The Adirondack Inn expands

History Articles written originally for the Sacandaga Express – by Lorraine Frasier

In a clipping found from November 1899 considerable changes were made to the Adirondack Inn. Information follows:

The Management of the FJ &G RR has decided to spend several thousand dollars in making further improvements at Sacandaga Park and contracts have been awarded for alterations and additions to the hotel which when completed will make a modern structure with all the comforts and conveniences of an up-to date summer resort building.

The changes are necessitated by the increasing popularity of the park and the need for more accommodations for people desiring to remain at the resort.

On several occasions last year the resort was crowded to overflowing and the new arrangements will give the hotel numerous additional bed rooms and also a very large dining room.

The changes provide for a large bar,40 x 20, in the southeast corner of the basement, with an outside entrance on the corner.
Large lavatories will also be constructed in the back of the bar; also a barber shop and adjoining billiard room. These will be located in the south west end of the building under the present dining room.

The latter room will be large enough for three billiard tables and a large spacious stairway will lead to the floors above it. An areaway is to be constructed under the present porch which will give a sub- piazza 100 feet long and 10 feet wide.
All the rooms will be finished in North Carolina pine and the whole south side will be practically cut for out for windows to give plenty of light in the basement.

The present dining room, which will accommodate about 100 people, will be enlarged to accommodate over 200 people by taking in the rooms where the barbershop and kitchen are now located and also by building an extension on the northwest comer of about 20 x 30 feet. Those changes would then give the hotel a dining room of about 44 x 66 feet. A Georgia pine floor will be placed in the room which will also be used for a ballroom for the regular weekly hops.

The dining room will be divided in the center by draperies so that the permanent boarders will not be interfered with by the excursionists; and the latter also receive better service.
A large extension will be made ion the west end of the building in the rear of the dining room with dimensions of 34 x 38 feet one story high which will be utilized for kitchen pantry pastry kitchen storeroom and servants dining room. The current bar room will be converted into bedrooms or card rooms.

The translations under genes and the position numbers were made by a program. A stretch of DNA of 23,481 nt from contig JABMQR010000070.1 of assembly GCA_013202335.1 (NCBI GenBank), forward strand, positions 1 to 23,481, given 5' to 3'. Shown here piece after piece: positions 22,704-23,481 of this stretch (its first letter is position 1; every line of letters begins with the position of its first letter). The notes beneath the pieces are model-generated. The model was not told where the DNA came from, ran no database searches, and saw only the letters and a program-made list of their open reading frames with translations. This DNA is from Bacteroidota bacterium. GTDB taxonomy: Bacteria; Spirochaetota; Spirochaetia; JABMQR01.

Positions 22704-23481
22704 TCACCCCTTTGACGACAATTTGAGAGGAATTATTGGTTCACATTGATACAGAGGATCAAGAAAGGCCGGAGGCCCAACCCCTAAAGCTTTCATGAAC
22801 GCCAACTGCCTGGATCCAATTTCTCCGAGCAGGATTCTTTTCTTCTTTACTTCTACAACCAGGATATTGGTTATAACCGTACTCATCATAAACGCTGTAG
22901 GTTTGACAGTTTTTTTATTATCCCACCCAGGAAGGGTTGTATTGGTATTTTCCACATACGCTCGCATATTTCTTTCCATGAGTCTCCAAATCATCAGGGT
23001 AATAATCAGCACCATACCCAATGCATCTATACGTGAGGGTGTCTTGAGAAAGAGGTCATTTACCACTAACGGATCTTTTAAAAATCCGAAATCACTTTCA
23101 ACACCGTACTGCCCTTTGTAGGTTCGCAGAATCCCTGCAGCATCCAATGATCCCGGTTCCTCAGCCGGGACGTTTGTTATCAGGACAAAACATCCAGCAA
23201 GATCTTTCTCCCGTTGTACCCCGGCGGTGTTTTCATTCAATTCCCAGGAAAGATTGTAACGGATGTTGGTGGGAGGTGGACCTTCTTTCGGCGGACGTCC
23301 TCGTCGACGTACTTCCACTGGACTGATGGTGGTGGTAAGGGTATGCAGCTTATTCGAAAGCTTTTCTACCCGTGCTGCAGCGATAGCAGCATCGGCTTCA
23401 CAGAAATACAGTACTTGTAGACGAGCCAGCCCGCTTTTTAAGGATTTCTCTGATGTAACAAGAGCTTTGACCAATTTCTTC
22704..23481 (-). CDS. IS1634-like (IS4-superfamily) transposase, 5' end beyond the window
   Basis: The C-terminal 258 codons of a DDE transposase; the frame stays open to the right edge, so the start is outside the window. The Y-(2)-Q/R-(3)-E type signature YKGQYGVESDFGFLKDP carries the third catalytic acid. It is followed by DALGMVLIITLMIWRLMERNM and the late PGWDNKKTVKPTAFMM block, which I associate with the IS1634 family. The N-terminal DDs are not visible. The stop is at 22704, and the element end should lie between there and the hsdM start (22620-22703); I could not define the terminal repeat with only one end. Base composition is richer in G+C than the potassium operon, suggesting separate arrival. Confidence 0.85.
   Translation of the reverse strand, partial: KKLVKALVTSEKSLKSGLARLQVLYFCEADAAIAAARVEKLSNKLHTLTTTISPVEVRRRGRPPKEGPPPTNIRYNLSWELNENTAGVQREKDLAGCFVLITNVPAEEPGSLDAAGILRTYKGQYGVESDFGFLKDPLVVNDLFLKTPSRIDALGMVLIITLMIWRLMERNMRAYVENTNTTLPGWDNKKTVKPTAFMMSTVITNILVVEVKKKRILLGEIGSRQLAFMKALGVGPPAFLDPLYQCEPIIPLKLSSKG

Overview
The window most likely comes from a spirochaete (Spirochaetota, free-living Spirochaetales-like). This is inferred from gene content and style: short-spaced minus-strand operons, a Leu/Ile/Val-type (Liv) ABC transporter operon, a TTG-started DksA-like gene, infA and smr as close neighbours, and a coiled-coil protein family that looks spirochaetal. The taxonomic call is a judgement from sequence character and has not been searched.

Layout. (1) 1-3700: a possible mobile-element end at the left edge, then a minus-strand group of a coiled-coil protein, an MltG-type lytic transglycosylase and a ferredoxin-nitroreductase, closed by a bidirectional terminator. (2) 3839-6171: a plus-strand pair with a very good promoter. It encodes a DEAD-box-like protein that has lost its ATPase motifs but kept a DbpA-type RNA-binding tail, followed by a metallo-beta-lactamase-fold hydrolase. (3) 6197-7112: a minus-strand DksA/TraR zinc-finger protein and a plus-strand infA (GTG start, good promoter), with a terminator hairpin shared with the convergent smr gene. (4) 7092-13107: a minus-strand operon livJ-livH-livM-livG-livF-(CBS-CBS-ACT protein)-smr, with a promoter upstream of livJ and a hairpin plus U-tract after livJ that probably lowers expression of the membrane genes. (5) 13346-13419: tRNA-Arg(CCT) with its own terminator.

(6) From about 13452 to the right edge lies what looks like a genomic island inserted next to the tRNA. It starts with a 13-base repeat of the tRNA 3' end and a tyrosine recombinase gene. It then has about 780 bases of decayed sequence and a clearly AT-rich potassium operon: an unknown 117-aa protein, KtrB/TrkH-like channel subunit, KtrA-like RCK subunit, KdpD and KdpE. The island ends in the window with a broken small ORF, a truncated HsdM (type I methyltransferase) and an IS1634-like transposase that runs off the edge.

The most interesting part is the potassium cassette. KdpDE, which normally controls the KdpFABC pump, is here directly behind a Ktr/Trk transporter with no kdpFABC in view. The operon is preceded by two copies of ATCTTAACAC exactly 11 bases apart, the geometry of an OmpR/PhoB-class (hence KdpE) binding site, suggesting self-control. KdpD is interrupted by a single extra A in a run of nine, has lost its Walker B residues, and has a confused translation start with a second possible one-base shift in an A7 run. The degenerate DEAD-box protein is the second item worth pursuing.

A large two story piazza 20 x 40 is to be added to the present piazza on the north end, which access is only afforded from the hotel. All other approaches to the hotel are to be removed except the main one in the front.

The large piazza will be added not only for the pleasure of the guests , but enable the bands to give their regular concerts in unpleasant weather. The stairway leading from the office to the bar and billiard rooms will be located at the right hand of the entrance to the present reading room.

Two large French doors will be placed in the present parlor to enable guests to go onto the piazza without passing through the office.

By utilizing all the space on the second third and forth floors about twelve additional bedrooms will be secured. Three modern private bathrooms will also be connected with some of the most desirable rooms in the hotel. The stairway leading from the third to the fourth floor will be changed to a square stairway, similar to that leading from the office to the second and third floors.
There will also be additional windows throughout and much additional closet space.

The floors in the basement will also be deadened so that there is no objectionable noise.
Each room of the hotel will be provided with rope fire escapes and there will be a standpipe with a coil of hose for fire fighting purposes on each floor of the hotel. Water will be obtainable on each floor.

A small building will be constructed at the rear of the hotel for use as laundry, this being done to remove the great danger from fire, and removal of the kitchen from the main building will make several of the rooms much more desirable.

A modern bowing alley will be constructed in the rear of the building for the use of guests, cottagers, and visitors to the park. The contract for the work being done has been awarded to PM Simmons of Johnstown for $5000.00 and the plumbing work and other matters will bring the total mount expended to about $6000.00
The plans for alterations to the hotel and new buildings were prepared by Architect FL Comstock of Gloversville. Columnists note: Removal of the kitchen and laundry would reduce the possibly of fires in regard to wood stoves being used to heat water for washing clothing and heating irons for the pressing of shirts etc.

by Lorraine Decker